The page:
This Time, the Meddling Is Coming From Inside the House

The U.S. presidential election came off with little evidence of outside interference—but plenty of internal confusion.

Braw-Elisabeth-foreign-policy-columnist3
Braw-Elisabeth-foreign-policy-columnist3
Elisabeth Braw
By , a columnist at Foreign Policy and a fellow at the American Enterprise Institute.
Election workers count Fulton County ballots at State Farm Arena in Atlanta on Nov 4.
Election workers count Fulton County ballots at State Farm Arena in Atlanta on Nov 4.
Election workers count Fulton County ballots at State Farm Arena in Atlanta on Nov 4. Jessica McGowan/Getty Images

Preparing for the worst ahead of the United States’ presidential election, U.S. Cyber Command upped its game. To deter interference with the campaign and the vote, the command set up operations in Europe, the Middle East, and Asia. Even so, three-quarters of Americans worried that foreign governments would be able to meddle on Election Day. But Nov. 3 came with a big surprise: no significant foreign interference to note. The United States’ adversaries are clever strategists.

“We have no indications that a foreign actor has succeeded in compromising or affecting the actual votes cast in this election,” announced Acting Department of Homeland Security Secretary Chad Wolf on Nov. 3. His message stood in stark contrast to preelection warnings from the White House, the FBI, and the National Counterintelligence and Security Center, which had all raised the specter of a combination of disinformation and hacking attempts by Russia, China, and Iran. Many analysts, too, predicted 2016-style disinformation chaos.

Sure, there have been hacking attempts, and the FBI documented Russian disinformation. But two things have changed since America’s rude election-interference awakening in 2016. U.S. authorities, election machine manufacturers, and social media companies are now acutely aware of the interference risk and try to limit it. U.S. Cyber Command, meanwhile, went on offense early with its Defending Forward strategy, where cyberoperatives signal to would-be attackers that they’ve been identified (and might be punished). In 2018, the cyber-warriors managed to keep the midterm elections clean. This time their added firepower—with units operating around the world to counter would-be perpetrators—paid dividends.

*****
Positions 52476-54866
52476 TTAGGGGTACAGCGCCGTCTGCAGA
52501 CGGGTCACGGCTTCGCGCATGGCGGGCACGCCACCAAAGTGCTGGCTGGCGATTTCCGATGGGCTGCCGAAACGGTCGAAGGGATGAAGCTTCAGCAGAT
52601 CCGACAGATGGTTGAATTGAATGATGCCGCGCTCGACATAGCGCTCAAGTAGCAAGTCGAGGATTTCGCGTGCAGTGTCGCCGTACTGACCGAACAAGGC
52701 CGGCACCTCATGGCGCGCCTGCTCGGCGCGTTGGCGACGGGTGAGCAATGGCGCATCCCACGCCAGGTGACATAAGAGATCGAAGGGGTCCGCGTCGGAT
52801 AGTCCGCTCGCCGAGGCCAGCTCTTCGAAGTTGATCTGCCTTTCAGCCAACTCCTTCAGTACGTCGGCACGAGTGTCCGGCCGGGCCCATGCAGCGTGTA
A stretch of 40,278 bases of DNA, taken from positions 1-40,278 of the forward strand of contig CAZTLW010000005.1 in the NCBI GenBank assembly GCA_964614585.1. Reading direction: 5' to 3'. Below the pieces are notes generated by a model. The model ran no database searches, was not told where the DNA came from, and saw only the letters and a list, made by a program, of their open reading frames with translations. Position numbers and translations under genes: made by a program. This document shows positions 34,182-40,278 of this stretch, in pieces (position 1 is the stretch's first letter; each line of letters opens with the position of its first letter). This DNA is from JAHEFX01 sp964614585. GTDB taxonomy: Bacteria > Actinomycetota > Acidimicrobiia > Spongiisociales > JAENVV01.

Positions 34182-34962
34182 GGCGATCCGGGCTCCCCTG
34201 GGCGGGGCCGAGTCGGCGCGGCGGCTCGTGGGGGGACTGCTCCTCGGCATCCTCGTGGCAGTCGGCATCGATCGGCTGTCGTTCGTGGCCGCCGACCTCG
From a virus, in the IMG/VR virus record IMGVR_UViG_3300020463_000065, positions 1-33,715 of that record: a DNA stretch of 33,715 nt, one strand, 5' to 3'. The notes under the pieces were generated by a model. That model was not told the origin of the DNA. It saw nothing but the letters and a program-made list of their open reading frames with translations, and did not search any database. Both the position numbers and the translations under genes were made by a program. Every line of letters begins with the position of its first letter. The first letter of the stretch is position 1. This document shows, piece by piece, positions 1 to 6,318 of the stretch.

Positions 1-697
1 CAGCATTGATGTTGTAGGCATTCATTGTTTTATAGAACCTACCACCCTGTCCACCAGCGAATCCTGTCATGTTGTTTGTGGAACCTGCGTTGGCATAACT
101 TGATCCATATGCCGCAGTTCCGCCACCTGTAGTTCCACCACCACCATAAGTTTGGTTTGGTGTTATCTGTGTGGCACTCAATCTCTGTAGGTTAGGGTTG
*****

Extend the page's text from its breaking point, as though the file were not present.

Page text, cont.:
Preparing for the worst ahead of the United States’ presidential election, U.S. Cyber Command upped its game. To deter interference with the campaign and the vote, the command set up operations in Europe, the Middle East, and Asia. Even so, three-quarters of Americans worried that foreign governments would be able to meddle on Election Day. But Nov. 3 came with a big surprise: no significant foreign interference to note. The United States’ adversaries are clever strategists.

“We have no indications that a foreign actor has succeeded in compromising or affecting the actual votes cast in this election,” announced Acting Department of Homeland Security Secretary Chad Wolf on Nov. 3. His message stood in stark contrast to preelection warnings from the White House, the FBI, and the National Counterintelligence and Security Center, which had all raised the specter of a combination of disinformation and hacking attempts by Russia, China, and Iran. Many analysts, too, predicted 2016-style disinformation chaos.

Sure, there have been hacking attempts, and the FBI documented Russian disinformation. But two things have changed since America’s rude election-interference awakening in 2016. U.S. authorities, election machine manufacturers, and social media companies are now acutely aware of the interference risk and try to limit it. U.S. Cyber Command, meanwhile, went on offense early with its Defending Forward strategy, where cyberoperatives signal to would-be attackers that they’ve been identified (and might be punished). In 2018, the cyber-warriors managed to keep the midterm elections clean. This time their added firepower—with units operating around the world to counter would-be perpetrators—paid dividends.

But it is too soon for self-congratulations. As Sun Tzu said, in more elegant words: Don’t try the same trick twice. The United States’ adversaries didn’t bet on a mega version of the 2016 playbook, because it makes no sense to attack in a manner the adversary is already familiar with. Instead, for the most part, they sat back and watched America harm itself.

Indeed, scores of Americans have shown themselves capable of discrediting their elections all on their own. If the leader of a country announces to his 68 million or so supporters that an election has been “a major fraud on our nation,” as President Donald Trump did, America’s rivals’ initial work is done. And they may have other plans for phase two.

Elisabeth Braw is a columnist at Foreign Policy and a fellow at the American Enterprise Institute, where she focuses on defense against emerging national security challenges, such as hybrid and gray-zone threats. She is also a member of the U.K. National Preparedness Commission. Twitter: @elisabethbraw

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